Background: The factors that contribute to the dual tasking (DT) changes in performance that occur when older adults walk while simultaneously performing other tasks are not well known. We hypothesized that cognitive and motor reserve (e.g., executive function [EF], postural control, and walking abilities) and affect (e.g., anxiety, depressive symptoms) influence the DT decrements (DTDs) in gait.
Methods: Two hundred twenty-eight community-living, healthy older adults (mean: 76.2 +/- 4.2 years; 59% women) walked with and without DT, for example, subtracting 7s and phoneme monitoring. Mobility (e.g., the Dynamic Gait Index), cognitive function (e.g., memory, EF), and affect (e.g., Geriatric Depression Scale) were quantified. Bivariate and multivariate analyses identified factors associated with the DTD in gait speed (a general measure of locomotor function), swing time, (reflecting balance during gait), and swing time variability (a measure of stride-to-stride consistency).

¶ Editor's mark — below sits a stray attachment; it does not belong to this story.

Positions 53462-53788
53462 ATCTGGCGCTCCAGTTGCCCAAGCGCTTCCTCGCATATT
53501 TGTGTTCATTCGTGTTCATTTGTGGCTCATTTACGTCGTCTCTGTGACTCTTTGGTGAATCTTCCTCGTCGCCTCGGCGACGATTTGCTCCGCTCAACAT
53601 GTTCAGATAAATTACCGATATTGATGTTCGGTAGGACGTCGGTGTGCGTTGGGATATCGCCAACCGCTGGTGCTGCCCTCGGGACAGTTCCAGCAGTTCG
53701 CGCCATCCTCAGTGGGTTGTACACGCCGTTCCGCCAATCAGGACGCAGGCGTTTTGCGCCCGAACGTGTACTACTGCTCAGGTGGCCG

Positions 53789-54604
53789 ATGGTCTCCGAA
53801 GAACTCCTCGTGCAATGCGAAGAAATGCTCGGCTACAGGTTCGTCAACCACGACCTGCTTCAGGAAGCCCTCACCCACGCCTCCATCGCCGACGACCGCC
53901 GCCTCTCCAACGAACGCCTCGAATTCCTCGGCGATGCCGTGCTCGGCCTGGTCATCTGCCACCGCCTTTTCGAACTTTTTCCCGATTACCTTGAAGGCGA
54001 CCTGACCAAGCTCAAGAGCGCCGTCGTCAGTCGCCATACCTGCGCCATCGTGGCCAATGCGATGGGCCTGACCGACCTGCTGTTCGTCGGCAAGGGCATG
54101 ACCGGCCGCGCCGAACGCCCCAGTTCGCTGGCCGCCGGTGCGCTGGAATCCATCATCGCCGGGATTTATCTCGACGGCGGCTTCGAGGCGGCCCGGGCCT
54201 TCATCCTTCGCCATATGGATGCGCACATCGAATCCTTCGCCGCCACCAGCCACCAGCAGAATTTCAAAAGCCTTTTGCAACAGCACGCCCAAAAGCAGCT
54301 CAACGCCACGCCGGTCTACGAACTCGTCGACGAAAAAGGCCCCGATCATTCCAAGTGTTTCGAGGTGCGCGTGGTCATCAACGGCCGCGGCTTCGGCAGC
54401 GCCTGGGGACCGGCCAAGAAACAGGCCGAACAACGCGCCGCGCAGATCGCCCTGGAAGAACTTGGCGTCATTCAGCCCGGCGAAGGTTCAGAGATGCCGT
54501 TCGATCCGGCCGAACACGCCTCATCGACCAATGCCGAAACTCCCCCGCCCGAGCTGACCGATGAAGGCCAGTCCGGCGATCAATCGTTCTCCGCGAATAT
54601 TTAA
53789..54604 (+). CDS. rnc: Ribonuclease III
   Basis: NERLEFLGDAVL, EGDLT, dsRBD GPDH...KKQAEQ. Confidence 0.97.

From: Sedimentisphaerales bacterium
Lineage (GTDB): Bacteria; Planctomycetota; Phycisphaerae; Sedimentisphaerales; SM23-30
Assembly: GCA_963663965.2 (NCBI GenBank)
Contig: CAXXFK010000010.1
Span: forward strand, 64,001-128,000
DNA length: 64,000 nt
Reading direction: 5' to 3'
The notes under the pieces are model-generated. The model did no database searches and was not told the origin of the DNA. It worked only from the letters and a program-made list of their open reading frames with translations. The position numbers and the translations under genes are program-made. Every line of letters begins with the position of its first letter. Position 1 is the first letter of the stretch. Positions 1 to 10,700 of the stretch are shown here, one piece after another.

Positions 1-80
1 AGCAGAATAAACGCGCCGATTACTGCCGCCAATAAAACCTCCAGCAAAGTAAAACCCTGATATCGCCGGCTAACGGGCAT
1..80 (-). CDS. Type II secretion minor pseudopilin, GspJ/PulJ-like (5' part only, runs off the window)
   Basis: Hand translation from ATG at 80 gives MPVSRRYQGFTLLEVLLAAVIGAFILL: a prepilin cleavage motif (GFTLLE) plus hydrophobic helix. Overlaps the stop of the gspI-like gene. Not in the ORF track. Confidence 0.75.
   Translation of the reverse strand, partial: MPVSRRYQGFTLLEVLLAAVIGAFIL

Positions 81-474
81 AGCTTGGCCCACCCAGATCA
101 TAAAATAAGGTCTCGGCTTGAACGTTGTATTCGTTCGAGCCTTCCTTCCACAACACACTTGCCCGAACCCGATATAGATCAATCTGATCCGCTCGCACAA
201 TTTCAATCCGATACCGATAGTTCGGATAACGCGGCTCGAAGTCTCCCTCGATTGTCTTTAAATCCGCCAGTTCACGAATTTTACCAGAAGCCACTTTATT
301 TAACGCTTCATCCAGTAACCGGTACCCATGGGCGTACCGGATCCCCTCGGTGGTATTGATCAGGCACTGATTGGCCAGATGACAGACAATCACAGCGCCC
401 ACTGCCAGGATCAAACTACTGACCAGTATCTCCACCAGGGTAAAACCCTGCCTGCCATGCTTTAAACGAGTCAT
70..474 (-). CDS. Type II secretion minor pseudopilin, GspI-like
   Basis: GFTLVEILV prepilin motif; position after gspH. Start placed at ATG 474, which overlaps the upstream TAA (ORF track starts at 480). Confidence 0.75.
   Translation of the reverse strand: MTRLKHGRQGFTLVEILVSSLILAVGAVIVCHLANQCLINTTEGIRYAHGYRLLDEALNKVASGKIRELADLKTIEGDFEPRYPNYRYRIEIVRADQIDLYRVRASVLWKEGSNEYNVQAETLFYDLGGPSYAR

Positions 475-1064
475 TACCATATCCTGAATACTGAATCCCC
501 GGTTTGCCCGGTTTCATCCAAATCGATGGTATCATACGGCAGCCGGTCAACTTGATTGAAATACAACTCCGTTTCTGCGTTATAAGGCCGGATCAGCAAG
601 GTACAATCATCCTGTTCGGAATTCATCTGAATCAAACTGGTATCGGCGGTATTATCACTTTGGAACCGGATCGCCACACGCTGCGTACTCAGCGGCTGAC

Results: Gait speed and swing time decreased (p <.001) and swing time variability increased (became worse) (p <.001) during all DTs. The DTD in gait speed was correlated with comfortable walking gait speed, but not with tests of mobility or cognitive function. The DTD in swing time variability was correlated with EF, mobility, and affect (e.g., depressive symptoms). Much of the variance in the DTDs was unexplained.
Conclusions: Usual walking abilities and cognitive function contribute to the DT effects on gait, but these relationships depend on specifics of the DT, the gait feature being studied, and the particulars of the cognitive domain. Meeting the everyday challenges of walking while dual tasking apparently relies on multiple factors including a consistent gait pattern and EF.